Combining value-add, resource efficiency, renewability and recyclability, sustainability and financing of investments are key issues for the success of woodworking industries and building and living with wood sector in circular economy. The companies need stable, predictable and up-to-date regulatory framework conditions to develop their operations and markets for novel products. Research has generated a lot of innovative showcases for the utilization of industrial side streams from wood product industries, but the problems often lie in their commercialisation, proofs-of-concept, funding availability, company and investment risks. There is a large potential to position climate friendly woodworking products in the core of forest-based industries, and enlarge and develop the markets for innovative and sustainable solutions.

European macro-regions and countries have specific framework conditions and therefore different challenges and opportunities. In Northern Europe, circular bioeconomy is composed of resource efficient woodworking industries (sawmill, plywood and LVL in the core, in addition some other panel industries and well-known furniture companies), pulp and paper, bioenergy, construction and waste management value chains, which can easily make the next steps towards climate positive and carbon neutral industry and society.

Erkki Verkasalo
Research Professor of wood
science and technology, LUKE
Co-leader of WP2
erkki.verkasalo@luke.fi

Kai Merivuori
Managing Director, Finnish Sawmills Association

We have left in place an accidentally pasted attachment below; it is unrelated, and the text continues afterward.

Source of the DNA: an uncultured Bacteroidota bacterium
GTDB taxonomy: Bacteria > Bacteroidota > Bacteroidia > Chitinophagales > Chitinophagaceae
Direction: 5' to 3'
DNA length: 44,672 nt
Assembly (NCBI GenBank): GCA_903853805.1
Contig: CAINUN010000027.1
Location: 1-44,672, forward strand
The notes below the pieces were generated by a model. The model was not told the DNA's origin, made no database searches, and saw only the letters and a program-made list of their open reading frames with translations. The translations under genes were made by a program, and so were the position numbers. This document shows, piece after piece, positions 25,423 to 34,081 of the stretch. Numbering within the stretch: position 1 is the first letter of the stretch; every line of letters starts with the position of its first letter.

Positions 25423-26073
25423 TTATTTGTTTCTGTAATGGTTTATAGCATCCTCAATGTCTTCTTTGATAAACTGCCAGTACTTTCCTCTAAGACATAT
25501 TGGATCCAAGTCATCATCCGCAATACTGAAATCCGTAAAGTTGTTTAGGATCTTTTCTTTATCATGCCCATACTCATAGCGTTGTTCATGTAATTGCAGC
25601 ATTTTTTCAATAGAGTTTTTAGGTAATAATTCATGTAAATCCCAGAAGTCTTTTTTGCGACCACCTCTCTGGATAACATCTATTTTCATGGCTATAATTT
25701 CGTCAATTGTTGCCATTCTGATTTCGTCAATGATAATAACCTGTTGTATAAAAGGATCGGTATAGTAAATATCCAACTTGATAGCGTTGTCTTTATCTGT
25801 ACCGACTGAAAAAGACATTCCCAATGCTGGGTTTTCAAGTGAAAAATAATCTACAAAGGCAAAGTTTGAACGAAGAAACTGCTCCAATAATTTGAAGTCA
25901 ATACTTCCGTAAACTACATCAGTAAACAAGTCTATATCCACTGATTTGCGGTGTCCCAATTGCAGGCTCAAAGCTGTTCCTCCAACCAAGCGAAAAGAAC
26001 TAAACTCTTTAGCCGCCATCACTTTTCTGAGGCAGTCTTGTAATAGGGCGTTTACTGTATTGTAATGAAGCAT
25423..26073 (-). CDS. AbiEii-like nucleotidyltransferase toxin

kai.merivuori@sahateollisuus.com

Giovanni Tosi, COSMOB
Co-leader of WP2
giovanni.tosi@cosmob.it

Giovanni Tosi is the R&D manager for COSMOB. He has a master degree in Ecology of climate change (Faculty of Sciences and Technologies for Environment) and he also got a PhD title in Chemical Sciences after a research about VOC indoor pollution from wood-based products. For about 10 years he has been involved in several R&D activities at national and international level focused on wood-furniture sector. For WoodCircus project, he is co-leader of WP2: Fact finding & Review of State of the Art.

Erkki Verkasalo, LUKE
Co-leader of WP2
erkki.verkasalo@luke.fi

Erkki Verkasalo, Dr.Sc. (Agr.&For.) is Research Professor of wood science and technology at the Natural Resources Institute Finland (Luke). He is a leading RTDI expert in Northern Europe on raw materials sources, properties, utilization, product and service markets and value networks among wood products and selected biorefining industries. He has experience for more than 35 years in Finnish and international RTDI activities. In WoodCircus project, he is co-leader of WP2 and partner in other WPs.

Mariapia D’Anghela, COSMOB m.danghela@cosmob.it

Mariapia D’Anghela is an industrial Ph.D. student in “Global Studies. Economy, Society and Law” at University of Urbino, Italy. She is currently collaborating with COSMOB, the Italian technological centre for the wood-furniture sector, for the implementation of several R&D projects in different fields with particular regard to Circular Economy.

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Project Coordinator
Anne-Christine Ritschkoff, VTT
Anne-Christine.Ritschkoff@vtt.fi

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VTT Technical Research Centre of Finland Ltd
Anne-Christine Ritschkoff
Anne-Christine.Ritschkoff@vtt.fi